It was started with C# 5's new keyword "async". And now I see this async programming everywhere from Javascript to C++, mostly from Microsoft. And from various discussions I came to know, this is a very useful technique to avoid threading yet keep CPU working while other things are fetched form hard disk or network.

My question is, why such an important topic was ignored all these days? Or it's just a hype from Microsoft?

  • 5
    Have you looked into the history of concurrent programming? I think this kind of stuff has been around a long time though you may not have seen it unless you knew what you wanted to see about it.
    – JB King
    Jul 8, 2011 at 18:24
  • 1
    @JB King I think most concurrent programming has used threading or process models. This model works differently: stackoverflow.com/questions/4047427/…
    – Jeremy
    Jul 8, 2011 at 18:31
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    Uh... it wasn't even ignored by Microsoft before C# 5. Async patterns based on delegates and IAsyncResult have been in the framework since I think 1.1 (maybe 2.0), as have async pages in ASP.NET. Many if not most of these are based on thread pools and I/O completion ports, which have been in the Windows operating system for, like, forever.
    – Aaronaught
    Jul 8, 2011 at 19:02
  • 3
    I remember using callbacks and non-blocking system calls on VMS back in (gulp!) the early 80s.
    – TMN
    Jul 8, 2011 at 19:19
  • Ditto on Mac OS 3 through 9. If you did much in the way of blocking disk access calls, the user interface bogged down.
    – Bob Murphy
    Jul 9, 2011 at 2:07

4 Answers 4


It's certainly not new, it's just where the industry (not just MS) has been making a lot of progress lately in terms of making it more accessible to sub-geniuses.

Historically doing async programming was more cumbersome and difficult, consider the async socket api in windows for example.

With the new tools & abstractions coming out, it gets easier every day. Take a look at how easy it is with node.js, for example.

  • +1: I don't have to finish writing my answer ;) Jul 8, 2011 at 18:25
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    Although they are promising to extend node.js to a multi-process model. While it may give you an asynchronous programming model it cannot take advantage of multiple processors, hyperthreading, etc.
    – Jeremy
    Jul 8, 2011 at 18:40
  • @Jeremy Of course it can. Run multiple node instances. There's a child process API you can hook into. Rather then doing multi-processing using "method X" by default, node gives you the flexibility to handle it however you want.
    – Raynos
    Jul 9, 2011 at 10:19

You do realize the first A of AJAX is Asynchronous, right? That is one source of it for the past decade. Multi-core CPUs may be another reason for some of this as more threads can be handled at once the problem of synchronization which has been around for a while, see Two Generals' Problem which had a proof written in 1975.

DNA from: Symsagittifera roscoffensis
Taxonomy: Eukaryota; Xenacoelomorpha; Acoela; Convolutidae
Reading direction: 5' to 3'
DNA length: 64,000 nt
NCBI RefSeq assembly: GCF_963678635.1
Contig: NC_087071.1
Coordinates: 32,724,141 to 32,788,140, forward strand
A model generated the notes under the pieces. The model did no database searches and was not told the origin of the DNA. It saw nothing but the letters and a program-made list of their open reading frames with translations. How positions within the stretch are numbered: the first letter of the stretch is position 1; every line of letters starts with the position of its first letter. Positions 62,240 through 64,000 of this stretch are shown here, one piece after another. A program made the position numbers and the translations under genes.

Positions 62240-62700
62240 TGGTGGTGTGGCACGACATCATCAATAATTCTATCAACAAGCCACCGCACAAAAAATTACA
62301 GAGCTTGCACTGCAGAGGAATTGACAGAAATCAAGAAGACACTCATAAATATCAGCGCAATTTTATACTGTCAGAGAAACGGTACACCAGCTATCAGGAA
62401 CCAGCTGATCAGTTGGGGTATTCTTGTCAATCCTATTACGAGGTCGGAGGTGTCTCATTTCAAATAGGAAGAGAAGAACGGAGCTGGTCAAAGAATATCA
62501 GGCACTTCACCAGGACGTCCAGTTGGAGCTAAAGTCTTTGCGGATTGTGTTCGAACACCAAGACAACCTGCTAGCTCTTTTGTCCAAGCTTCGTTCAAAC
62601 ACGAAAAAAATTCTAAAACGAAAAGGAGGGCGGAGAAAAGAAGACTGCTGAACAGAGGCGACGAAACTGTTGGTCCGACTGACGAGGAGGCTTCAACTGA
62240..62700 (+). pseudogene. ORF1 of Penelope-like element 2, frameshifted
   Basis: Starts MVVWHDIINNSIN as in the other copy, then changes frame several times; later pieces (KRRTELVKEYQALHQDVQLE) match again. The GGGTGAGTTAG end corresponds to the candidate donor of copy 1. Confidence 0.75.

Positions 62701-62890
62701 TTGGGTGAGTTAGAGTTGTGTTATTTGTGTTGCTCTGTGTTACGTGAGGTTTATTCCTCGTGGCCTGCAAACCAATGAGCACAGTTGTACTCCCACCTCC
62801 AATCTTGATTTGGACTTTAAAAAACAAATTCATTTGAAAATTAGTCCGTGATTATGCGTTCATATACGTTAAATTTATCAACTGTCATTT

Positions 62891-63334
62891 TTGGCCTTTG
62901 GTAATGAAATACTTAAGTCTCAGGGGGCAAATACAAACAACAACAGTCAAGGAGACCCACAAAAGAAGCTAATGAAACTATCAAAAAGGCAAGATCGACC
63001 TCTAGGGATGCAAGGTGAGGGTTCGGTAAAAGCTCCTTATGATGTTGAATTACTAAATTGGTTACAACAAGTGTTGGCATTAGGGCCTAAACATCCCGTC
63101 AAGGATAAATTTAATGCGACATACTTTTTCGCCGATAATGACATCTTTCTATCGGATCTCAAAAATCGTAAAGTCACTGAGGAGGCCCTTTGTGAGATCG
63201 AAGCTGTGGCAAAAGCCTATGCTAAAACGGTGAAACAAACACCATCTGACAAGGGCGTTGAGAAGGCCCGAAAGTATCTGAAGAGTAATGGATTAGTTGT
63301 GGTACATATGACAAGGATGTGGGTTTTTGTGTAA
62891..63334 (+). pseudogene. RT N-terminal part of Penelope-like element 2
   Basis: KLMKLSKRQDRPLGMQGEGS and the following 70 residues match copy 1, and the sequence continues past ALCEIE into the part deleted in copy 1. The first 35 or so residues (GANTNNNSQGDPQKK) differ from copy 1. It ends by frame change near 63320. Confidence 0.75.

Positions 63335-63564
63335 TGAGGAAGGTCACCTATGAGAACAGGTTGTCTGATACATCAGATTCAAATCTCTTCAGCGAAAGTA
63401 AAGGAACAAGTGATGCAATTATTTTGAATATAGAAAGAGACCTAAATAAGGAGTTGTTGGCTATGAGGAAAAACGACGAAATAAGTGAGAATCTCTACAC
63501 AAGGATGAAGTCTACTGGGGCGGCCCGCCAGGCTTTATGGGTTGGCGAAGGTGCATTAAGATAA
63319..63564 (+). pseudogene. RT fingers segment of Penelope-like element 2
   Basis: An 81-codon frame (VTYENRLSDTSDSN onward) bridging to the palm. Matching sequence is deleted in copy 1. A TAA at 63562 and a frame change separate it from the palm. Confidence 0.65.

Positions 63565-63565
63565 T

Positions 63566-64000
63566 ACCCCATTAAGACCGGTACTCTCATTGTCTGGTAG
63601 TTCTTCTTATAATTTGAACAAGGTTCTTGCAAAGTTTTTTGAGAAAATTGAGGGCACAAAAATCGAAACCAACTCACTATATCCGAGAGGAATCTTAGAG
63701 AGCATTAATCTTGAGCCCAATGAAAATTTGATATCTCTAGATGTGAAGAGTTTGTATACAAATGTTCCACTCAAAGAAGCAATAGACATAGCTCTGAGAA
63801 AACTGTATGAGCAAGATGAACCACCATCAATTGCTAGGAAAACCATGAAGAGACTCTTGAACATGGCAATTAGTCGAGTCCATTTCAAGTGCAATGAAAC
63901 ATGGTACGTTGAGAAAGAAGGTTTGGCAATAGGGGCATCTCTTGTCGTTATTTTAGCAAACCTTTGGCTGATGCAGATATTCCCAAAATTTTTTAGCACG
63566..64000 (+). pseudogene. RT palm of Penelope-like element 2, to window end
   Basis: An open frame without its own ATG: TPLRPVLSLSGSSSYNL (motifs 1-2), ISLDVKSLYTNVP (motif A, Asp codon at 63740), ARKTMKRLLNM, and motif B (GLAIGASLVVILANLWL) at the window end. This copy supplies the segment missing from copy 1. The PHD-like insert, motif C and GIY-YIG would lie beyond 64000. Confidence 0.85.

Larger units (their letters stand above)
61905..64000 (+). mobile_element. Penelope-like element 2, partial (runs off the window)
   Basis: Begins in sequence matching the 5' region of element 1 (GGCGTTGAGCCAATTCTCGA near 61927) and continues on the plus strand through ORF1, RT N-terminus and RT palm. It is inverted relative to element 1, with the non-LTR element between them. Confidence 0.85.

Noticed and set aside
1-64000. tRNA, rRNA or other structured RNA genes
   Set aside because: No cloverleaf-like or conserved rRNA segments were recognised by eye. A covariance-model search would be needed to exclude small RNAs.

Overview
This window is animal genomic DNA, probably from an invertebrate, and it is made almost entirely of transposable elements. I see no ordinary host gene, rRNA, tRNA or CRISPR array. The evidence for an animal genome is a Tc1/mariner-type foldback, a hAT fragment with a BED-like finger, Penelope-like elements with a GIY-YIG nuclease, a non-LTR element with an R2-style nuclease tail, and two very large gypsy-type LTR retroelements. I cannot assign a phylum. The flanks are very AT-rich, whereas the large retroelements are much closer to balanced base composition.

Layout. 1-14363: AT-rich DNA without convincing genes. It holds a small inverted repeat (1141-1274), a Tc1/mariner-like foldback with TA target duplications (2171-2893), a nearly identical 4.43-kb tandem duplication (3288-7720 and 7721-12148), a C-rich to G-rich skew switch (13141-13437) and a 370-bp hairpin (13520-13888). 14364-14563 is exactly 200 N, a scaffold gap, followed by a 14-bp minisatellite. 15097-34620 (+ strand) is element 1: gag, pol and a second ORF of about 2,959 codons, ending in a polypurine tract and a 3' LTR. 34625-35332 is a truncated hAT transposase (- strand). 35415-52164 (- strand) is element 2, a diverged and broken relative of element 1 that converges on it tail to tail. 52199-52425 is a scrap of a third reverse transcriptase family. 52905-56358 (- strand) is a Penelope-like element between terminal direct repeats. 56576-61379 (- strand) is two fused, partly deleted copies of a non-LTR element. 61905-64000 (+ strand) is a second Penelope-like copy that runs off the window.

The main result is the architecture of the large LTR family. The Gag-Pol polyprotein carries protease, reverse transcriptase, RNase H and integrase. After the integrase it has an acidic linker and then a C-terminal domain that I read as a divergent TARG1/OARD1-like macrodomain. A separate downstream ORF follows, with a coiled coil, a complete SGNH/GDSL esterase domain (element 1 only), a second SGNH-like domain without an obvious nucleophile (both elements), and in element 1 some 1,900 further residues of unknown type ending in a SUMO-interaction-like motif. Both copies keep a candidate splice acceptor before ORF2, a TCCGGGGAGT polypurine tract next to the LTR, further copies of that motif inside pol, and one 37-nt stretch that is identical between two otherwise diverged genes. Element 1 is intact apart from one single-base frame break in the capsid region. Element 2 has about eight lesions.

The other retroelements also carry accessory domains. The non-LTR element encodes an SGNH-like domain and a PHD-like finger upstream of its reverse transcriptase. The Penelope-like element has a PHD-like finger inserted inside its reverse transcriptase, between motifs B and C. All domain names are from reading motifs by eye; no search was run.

Asynchrony in C# 5.0 part Four: It's not magic has this point that I think is relevant:

A number of people have asked me "so does this mean that the Task Asynchrony Pattern only works on UI threads that have message loops?" No. The Task Parallel Library was explicitly designed to solve problems involving concurrency; task asynchrony extends that work. There are mechanisms that allow asynchrony to work in multithreaded environments without message loops that drive user interfaces, like ASP.NET.

Thus points on concurrency are relevant here. If you want to suggest that isn't the case, please back up that argument as concurrency seems relevant here. I will concede that Asynchrony isn't exactly concurrency.


Looks similar to what some Lisp dialects call futures, although the syntactic restriction (plus some of the discussion links) imply that they're doing it via a local CPS (continuation-passing style) transformation.

As to why it's taken so long, if you come from a C/C++ mindset, you probably think "the stack" is real; you expect variables to live there, you might even create pointers to stack-allocated things. Whereas in a higher-level language, you think about the program context (or continuation), which might live on "the stack", but might be copied or moved when the language runtime feels like it to implement things like first-class continuations, lightweight threads, deep recursion, and proper tail recursion on unfriendly platforms. It sounds like .NET is just taking some of the techniques developed for implementing higher-level languages and bringing them, conservatively, into C#.


Multiple cores have made it async a much more useful language feature. Instead of being merely a way of easily swapping out tasks, it is an easy way to have multiple tasks going on at the same time. The greater value has lead to greater use.

Plus from a marketing point of view, you have to have something radically new when releasing a new version of a product. :)


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